Blessed are the pure in heart, for they will see God.

And he looked into the eyes of Andrew, the devoted one.

Blessed are the peacemakers, for they will be called children of God.

Blessed are those who are persecuted for righteousness’ sake, for theirs is the kingdom of heaven.

James looked at Jesus, and wondered at what he had spoken. He looked from one man to another, and began to take in the full impact of Jesus’ words. He began to understand something, something he still probably couldn’t have said aloud. But he began to understand. They were enough, these four men. Was that it? He wasn’t sure. But they were the ones… somehow he knew, as surely as he knew how to tie a mesh knot, that they were the blessed ones. But how was that possible? How could they be… blessed? How could the poor be blessed? Didn’t everyone know that it was the rich who were blessed by God? How could those who mourn be blessed? Didn’t the need to mourn automatically indicate that God had somehow cursed you, taken a relation to the land of the dead? How could all these things be signs of God’s blessing, God’s favor? It was all upside down and backwards.

As James looked into Jesus’ eyes, and listened to the sound of his voice, he knew that somehow Jesus had taught them a new thing. Somehow, God had thrown his lot in with them. He could feel it. He could feel it in the power of Jesus’ presence. And somehow, they were each an integral part of this new thing…this kingdom of heaven Jesus was talking about. Each of them was a necessary and unique part… none of them was expendable. Each member of this small, motley crew had a role to play. And in that instant James knew there would be more of them, multitudes. He knew that Jesus would draw to himself all those in mourning, both those who mourned their loved ones and those who mourned a world so violent, so unjust. And he knew that Jesus would draw to himself the peacemakers… people who would teach others to bend and yield and lay down their weapons and live together. And Jesus would draw to himself all manner of women and men and even children, and each and every one of them would be necessary, a vital part of this new kingdom, the one that had already begun.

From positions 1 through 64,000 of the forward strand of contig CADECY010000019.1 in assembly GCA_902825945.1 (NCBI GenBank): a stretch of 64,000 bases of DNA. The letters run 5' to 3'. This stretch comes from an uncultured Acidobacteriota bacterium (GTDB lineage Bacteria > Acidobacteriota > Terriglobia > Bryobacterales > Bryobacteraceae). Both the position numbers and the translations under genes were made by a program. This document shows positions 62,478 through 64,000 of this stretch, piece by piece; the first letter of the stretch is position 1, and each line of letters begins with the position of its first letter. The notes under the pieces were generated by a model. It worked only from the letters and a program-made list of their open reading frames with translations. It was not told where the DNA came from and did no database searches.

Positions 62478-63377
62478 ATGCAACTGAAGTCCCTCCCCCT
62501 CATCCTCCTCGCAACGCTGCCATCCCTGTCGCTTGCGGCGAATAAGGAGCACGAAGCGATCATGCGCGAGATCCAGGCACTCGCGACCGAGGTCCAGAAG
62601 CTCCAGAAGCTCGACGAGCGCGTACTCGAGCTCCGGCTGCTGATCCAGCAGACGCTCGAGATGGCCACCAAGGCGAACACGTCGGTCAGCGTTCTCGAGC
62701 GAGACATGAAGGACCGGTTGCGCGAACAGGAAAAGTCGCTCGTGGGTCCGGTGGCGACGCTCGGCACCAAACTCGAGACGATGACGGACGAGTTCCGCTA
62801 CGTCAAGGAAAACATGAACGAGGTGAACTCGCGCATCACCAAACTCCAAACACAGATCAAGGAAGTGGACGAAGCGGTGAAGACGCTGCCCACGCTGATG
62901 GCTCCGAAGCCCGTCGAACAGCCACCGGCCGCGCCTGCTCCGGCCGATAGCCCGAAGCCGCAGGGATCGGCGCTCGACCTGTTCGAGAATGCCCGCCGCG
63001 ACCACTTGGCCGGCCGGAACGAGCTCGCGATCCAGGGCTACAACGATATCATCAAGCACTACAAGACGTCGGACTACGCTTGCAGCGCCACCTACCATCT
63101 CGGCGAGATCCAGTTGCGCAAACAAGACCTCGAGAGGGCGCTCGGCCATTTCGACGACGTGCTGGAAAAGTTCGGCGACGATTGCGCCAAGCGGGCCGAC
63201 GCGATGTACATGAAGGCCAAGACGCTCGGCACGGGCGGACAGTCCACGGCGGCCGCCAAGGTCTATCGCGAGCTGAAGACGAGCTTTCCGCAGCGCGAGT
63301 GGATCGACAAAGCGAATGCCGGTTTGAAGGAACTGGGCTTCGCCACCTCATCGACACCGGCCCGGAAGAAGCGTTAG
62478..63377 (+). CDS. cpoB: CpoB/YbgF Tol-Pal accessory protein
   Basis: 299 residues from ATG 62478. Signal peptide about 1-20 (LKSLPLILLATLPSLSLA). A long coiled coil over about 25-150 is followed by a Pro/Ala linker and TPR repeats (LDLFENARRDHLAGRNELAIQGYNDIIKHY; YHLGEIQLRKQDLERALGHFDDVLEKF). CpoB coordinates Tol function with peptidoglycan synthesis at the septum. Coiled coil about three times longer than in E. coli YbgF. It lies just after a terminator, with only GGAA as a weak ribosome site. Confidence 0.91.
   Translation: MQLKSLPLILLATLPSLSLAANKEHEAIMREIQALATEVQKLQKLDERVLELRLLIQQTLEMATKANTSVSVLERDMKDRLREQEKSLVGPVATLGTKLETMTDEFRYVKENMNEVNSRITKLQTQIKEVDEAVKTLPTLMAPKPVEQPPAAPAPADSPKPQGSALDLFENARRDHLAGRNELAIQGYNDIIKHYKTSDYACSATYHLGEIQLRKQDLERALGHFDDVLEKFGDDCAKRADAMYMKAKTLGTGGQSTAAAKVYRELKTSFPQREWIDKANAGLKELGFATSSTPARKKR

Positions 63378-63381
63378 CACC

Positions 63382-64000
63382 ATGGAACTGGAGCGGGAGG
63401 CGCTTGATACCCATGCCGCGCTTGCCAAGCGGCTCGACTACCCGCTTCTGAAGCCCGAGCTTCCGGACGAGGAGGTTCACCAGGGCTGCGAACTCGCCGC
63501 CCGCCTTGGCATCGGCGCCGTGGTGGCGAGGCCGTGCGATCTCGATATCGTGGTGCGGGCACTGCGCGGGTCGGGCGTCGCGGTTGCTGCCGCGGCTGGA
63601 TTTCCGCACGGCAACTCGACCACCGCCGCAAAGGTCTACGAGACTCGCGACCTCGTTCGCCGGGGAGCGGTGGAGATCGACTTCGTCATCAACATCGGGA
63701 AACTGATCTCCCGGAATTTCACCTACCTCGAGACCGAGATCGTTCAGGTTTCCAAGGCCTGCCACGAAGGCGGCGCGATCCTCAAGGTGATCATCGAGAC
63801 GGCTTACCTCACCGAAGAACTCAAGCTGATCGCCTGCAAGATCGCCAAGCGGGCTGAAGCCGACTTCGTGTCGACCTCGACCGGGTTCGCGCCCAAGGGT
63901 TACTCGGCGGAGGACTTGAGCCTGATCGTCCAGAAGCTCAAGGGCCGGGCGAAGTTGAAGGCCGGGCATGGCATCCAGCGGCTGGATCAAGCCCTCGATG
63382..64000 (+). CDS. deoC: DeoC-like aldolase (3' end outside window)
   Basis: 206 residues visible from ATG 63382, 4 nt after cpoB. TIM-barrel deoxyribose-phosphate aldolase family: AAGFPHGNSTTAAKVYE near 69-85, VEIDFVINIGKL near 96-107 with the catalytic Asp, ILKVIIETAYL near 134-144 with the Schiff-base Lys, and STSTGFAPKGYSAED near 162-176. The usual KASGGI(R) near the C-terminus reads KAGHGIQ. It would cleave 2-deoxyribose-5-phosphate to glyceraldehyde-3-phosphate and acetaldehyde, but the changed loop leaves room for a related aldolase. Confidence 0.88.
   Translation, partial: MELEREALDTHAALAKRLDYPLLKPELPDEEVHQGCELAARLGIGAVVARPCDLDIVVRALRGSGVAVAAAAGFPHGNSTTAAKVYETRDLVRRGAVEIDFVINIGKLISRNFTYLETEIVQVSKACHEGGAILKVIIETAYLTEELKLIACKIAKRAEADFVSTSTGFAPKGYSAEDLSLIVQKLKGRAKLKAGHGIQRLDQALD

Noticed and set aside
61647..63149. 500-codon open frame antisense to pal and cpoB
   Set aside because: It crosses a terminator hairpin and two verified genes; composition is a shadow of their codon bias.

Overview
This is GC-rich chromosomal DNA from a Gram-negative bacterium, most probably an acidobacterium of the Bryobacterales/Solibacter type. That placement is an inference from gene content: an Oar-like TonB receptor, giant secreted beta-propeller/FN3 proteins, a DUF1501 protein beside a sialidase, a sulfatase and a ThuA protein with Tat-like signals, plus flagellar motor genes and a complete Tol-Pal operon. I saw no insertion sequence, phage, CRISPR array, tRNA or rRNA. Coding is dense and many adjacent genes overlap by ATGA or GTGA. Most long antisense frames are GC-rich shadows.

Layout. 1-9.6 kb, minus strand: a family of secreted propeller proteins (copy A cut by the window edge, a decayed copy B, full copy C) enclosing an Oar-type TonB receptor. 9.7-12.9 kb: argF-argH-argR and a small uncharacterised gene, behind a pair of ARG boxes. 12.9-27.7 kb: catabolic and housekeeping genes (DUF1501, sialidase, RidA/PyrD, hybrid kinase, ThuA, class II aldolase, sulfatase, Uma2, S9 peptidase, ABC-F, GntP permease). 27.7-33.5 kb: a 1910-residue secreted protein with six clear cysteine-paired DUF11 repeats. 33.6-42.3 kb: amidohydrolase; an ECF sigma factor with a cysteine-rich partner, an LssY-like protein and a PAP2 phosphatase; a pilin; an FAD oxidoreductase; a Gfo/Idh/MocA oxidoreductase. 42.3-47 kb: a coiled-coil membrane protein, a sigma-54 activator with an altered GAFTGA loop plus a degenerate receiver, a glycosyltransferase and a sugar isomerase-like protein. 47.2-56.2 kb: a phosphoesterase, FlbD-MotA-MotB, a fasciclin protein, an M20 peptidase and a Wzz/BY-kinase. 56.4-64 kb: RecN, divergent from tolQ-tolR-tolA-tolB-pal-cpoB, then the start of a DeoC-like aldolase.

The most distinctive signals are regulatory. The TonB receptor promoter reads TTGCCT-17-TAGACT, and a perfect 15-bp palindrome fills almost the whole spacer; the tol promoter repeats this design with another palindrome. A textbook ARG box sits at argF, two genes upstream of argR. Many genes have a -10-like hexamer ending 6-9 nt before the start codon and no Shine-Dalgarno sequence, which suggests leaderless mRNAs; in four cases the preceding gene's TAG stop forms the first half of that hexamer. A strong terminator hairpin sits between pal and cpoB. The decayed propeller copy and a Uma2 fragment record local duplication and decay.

You are the light of the world, James heard Jesus say. And he laughed aloud. The crowds were coming. Here they were! Thanks be to God. Amen.